While industrial, institutional, and commercial source-separation has met with some degree of success, few municipalities have been willing to attempt it at the household level.  This reluctance has erected serious barriers to recovering urban organics.

Some of this angst is justified.  A community contemplating curbside collection faces both economic and emotional investments, so an unwillingness to take the risk is understandable.

But there is reason to believe the dark clouds hovering over curbside collection might be lifting.   Residential organics programs in New York, San Francisco, Milan and other major cities are meeting with success.  Some even pair anaerobic digestion with composting to deliver a power-full recycling punch.


All successful composters know a pile must attain a minimum volume or mass for composting to work.  Isn’t it ironic that insufficient mass also hobbles the composting industry?

Composting is dominated by small business and public-entity owners.  The former has no money with which to buy the tools of influence and the latter is focused on its own jurisdiction.  Neither is in a position to bankroll a broad-reaching, public education campaign.  So, for the most part, the industry lacks the ability to pay for a strong voice in the public arena.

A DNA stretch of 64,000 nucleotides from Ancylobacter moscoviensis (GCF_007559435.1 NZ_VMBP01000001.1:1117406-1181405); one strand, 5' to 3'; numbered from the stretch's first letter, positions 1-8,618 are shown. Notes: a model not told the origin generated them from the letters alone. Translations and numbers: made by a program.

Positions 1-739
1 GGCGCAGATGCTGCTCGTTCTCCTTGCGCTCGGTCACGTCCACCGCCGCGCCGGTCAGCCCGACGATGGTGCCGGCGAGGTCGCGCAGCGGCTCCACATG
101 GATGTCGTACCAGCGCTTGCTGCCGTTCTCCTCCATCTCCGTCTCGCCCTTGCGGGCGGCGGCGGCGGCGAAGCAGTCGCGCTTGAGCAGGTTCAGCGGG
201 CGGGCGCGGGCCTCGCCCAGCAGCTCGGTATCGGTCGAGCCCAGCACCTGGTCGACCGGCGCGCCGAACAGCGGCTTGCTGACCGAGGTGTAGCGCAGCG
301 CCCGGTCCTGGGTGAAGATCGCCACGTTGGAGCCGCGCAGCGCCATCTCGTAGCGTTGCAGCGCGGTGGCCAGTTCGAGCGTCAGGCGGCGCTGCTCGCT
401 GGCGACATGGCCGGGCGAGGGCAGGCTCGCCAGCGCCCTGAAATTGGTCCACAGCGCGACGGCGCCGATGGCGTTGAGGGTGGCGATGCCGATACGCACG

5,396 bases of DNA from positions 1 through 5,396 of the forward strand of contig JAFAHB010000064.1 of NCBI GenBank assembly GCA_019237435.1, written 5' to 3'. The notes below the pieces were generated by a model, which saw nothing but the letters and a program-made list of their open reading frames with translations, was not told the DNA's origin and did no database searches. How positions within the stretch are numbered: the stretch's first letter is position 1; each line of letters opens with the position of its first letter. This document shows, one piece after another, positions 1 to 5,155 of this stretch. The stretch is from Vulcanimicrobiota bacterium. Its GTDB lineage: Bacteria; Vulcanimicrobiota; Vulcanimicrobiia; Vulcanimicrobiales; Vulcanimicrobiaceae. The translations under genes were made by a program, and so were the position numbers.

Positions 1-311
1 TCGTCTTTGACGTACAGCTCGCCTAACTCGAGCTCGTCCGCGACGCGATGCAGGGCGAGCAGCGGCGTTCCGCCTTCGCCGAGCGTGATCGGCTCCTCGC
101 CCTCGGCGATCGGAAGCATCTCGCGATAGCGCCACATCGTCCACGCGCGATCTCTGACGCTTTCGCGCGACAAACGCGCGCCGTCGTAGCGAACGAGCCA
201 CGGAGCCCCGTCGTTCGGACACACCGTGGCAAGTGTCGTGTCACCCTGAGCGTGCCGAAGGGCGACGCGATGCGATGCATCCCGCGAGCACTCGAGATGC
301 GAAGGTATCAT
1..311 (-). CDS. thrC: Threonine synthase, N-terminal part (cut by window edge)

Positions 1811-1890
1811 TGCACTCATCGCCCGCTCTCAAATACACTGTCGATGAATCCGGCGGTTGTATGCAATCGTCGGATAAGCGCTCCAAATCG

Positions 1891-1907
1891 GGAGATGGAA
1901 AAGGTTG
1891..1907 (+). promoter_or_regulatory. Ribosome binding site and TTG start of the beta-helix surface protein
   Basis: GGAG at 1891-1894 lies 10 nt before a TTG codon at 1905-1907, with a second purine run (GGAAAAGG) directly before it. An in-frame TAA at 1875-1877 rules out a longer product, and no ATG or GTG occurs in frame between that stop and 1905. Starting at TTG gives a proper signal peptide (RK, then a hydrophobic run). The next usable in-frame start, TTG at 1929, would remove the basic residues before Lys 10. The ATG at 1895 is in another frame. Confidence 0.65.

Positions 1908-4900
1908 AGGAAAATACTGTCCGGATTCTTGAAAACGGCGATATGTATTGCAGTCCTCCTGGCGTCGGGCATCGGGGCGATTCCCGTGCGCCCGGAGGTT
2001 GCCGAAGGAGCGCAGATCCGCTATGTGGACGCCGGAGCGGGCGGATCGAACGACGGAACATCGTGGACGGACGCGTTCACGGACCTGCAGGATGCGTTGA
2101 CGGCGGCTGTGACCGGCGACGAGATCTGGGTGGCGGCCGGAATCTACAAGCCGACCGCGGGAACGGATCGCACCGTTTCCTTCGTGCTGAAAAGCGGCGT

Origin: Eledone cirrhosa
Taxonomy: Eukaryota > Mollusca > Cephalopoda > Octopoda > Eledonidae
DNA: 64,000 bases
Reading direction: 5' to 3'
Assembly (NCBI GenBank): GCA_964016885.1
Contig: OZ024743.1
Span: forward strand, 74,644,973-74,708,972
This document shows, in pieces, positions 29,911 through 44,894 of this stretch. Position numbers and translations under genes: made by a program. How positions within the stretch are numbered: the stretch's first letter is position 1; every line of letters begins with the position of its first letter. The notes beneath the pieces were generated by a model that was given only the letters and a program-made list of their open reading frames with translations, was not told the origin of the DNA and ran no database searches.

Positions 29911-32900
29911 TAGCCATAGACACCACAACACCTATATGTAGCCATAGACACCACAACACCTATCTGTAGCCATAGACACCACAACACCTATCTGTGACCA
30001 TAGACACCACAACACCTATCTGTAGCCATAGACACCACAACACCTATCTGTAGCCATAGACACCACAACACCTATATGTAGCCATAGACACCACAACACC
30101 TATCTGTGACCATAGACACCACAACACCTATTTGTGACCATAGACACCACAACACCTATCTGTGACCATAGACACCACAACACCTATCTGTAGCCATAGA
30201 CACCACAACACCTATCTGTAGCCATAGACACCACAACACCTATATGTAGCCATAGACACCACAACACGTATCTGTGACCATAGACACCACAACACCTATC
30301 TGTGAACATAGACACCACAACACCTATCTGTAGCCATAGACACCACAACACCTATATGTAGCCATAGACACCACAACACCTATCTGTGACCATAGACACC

Competition from better-funded technologies also plays a role.

From anaerobic digestion to landfill gas recovery to incineration/thermal systems, organics-derived energy seems to have supplanted composting as the “poster child” for sustainable waste management.  This ignores the fact that biomass is among the most expensive ways to generate power in the U.S.  Neither burning nor burial can make legitimate sustainability claims since they don’t return organic matter to the soil.

In addition, the dearth of unbiased studies comparing high-rate composting side-by-side with other modern organics management systems (WTE, AD, LFGE) makes it difficult to assess energy consumption and other economic influences for the various technologies.

But while research can be absent or flawed, the commercial marketplace never misses the mark.  In regions where composting has managed to gain a foothold, it successfully competes for and wins organics management contracts – without subsidies and without big PR budgets and marketing campaigns.

The fact that the industry has achieved this level of success without much in the way of public awareness is a testament to its practicality, efficacy, and tenacity.


As the number of cities and volume waste generators pushing organics diversion grows, traditional disposal companies are investing in organics infrastructure or collaborating with other organics management companies to offer alternatives to burial or burning.

Traditionally, composting facilities linked to landfill operations were mostly for yard waste or biosolids recycling.  But the fact that food waste and other organics are now being diverted by some of the biggest names in the waste business has got to be a sign that things are moving in a good direction.

That this effort sometimes includes the adoption of more modern composting approaches – like aerated static pile technologies — can only be a portent of better things to come for the entire industry.

READ MORE:  Urban organics Table of Contents